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Frankenstein

Chapter 12
"I lay on my straw, but I could not sleep. I thought of the occurrences of the day. What
chiefly struck me was the gentle manners of these people, and I longed to join them, but
dared not. I remembered too well the treatment I had suffered the night before from the
barbarous villagers, and resolved, whatever course of conduct I might hereafter think it
right to pursue, that for the present I would remain quietly in my hovel, watching and
endeavouring to discover the motives which influenced their actions.
"The cottagers arose the next morning before the sun. The young woman arranged the
cottage and prepared the food, and the youth departed after the first meal.
"This day was passed in the same routine as that which preceded it. The young man was
constantly employed out of doors, and the girl in various laborious occupations within.
The old man, whom I soon perceived to be blind, employed his leisure hours on his
instrument or in contemplation. Nothing could exceed the love and respect which the
younger cottagers exhibited towards their venerable companion. They performed towards
him every little office of affection and duty with gentleness, and he rewarded them by his
benevolent smiles.
"They were not entirely happy. The young man and his companion often went apart and
appeared to weep. I saw no cause for their unhappiness, but I was deeply affected by it. If
such lovely creatures were miserable, it was less strange that I, an imperfect and solitary
being, should be wretched. Yet why were these gentle beings unhappy? They possessed a
delightful house (for such it was in my eyes) and every luxury; they had a fire to warm
them when chill and delicious viands when hungry; they were dressed in excellent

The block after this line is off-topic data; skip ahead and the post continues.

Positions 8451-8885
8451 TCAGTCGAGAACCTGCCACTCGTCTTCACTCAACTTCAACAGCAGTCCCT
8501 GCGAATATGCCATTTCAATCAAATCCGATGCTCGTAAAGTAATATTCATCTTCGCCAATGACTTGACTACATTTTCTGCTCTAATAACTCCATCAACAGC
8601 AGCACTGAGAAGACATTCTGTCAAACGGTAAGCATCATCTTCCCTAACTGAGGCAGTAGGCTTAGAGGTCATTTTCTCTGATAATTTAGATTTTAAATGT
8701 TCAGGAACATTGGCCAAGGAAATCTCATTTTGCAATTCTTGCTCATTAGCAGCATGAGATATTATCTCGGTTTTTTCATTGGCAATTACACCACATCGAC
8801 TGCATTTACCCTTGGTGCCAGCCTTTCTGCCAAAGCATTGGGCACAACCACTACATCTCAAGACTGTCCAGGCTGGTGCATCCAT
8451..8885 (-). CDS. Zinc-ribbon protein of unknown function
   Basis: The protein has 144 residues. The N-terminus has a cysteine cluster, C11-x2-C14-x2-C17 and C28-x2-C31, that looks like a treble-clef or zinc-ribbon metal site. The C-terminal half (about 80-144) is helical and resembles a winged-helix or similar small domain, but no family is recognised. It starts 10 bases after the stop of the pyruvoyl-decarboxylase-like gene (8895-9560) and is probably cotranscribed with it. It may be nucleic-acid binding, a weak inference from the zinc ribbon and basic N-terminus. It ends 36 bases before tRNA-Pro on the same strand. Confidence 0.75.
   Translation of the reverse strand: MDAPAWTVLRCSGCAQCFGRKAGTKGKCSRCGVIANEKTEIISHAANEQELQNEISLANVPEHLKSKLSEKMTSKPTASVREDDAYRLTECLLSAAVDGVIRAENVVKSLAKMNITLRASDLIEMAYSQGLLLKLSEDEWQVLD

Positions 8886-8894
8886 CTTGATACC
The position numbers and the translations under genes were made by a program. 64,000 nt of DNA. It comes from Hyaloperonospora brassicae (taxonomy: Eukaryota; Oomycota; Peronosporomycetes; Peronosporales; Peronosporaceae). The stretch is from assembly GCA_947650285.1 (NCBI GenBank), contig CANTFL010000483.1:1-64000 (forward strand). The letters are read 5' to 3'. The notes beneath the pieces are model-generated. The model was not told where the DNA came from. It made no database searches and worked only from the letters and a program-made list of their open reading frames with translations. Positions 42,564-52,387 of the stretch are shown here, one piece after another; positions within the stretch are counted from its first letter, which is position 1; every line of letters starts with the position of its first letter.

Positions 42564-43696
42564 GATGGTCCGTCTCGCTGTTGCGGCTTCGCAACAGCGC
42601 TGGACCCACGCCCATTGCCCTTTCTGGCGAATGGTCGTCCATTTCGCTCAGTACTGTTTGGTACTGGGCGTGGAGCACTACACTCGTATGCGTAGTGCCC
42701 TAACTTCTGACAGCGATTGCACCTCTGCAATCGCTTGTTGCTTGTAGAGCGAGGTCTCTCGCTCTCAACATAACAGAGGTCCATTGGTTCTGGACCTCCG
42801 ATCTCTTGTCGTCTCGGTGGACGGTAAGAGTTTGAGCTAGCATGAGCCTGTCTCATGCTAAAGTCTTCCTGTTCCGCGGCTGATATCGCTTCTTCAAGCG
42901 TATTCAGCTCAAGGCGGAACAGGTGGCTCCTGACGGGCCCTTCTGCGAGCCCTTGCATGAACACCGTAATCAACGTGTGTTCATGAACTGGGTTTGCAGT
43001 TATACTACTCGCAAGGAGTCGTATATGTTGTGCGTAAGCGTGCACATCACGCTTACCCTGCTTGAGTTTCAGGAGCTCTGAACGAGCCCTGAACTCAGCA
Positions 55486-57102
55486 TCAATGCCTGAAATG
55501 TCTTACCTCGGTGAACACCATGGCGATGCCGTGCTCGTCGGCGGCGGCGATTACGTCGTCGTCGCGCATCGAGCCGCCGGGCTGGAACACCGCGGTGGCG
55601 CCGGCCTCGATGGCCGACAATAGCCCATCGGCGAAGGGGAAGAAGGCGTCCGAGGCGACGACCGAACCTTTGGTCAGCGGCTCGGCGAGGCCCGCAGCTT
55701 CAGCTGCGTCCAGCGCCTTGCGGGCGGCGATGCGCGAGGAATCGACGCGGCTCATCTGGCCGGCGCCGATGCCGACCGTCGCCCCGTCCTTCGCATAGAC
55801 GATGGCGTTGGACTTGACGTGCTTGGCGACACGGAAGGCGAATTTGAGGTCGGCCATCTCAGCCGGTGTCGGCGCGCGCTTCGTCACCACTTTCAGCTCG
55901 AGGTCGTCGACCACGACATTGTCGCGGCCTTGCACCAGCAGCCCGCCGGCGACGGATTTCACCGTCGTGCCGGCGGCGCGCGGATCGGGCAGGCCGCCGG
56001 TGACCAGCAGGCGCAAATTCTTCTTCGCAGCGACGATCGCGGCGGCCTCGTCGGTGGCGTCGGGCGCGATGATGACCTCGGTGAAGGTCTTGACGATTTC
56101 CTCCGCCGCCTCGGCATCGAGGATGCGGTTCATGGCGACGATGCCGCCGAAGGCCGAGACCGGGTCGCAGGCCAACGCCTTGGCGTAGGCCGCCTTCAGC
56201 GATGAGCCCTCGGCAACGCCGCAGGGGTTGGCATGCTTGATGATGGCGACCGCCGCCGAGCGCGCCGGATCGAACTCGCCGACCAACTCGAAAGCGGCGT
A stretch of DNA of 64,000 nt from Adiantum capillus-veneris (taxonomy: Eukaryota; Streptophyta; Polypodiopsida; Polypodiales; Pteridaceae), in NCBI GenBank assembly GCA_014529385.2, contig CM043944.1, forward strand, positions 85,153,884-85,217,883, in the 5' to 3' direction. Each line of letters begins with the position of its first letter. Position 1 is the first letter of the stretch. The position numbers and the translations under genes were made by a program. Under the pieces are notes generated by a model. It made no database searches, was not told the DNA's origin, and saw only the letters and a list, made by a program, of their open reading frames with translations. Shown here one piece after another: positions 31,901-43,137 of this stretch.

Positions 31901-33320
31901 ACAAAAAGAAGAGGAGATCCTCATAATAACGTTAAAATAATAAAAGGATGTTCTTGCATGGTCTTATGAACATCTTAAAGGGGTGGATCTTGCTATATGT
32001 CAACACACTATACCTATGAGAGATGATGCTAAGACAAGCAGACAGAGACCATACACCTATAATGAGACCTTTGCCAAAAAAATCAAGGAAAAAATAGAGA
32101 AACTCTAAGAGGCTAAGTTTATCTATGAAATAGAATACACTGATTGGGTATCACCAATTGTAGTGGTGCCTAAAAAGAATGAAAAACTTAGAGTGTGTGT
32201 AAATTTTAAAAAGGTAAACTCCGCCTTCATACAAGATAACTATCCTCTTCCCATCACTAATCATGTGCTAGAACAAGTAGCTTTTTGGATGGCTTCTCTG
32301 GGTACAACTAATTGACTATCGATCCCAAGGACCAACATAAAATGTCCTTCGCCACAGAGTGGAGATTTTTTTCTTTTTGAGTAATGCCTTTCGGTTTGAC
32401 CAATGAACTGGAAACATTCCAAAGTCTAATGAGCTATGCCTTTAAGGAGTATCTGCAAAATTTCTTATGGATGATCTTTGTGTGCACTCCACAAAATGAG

clothes; and, still more, they enjoyed one another's company and speech, interchanging
each day looks of affection and kindness. What did their tears imply? Did they really
express pain? I was at first unable to solve these questions, but perpetual attention and
time explained to me many appearances which were at first enigmatic.
"A considerable period elapsed before I discovered one of the causes of the uneasiness of
this amiable family: it was poverty, and they suffered that evil in a very distressing
degree. Their nourishment consisted entirely of the vegetables of their garden and the
milk of one cow, which gave very little during the winter, when its masters could
scarcely procure food to support it. They often, I believe, suffered the pangs of hunger
very poignantly, especially the two younger cottagers, for several times they placed food
before the old man when they reserved none for themselves.
"This trait of kindness moved me sensibly. I had been accustomed, during the night, to
steal a part of their store for my own consumption, but when I found that in doing this I
inflicted pain on the cottagers, I abstained and satisfied myself with berries, nuts, and
roots which I gathered from a neighbouring wood.
 
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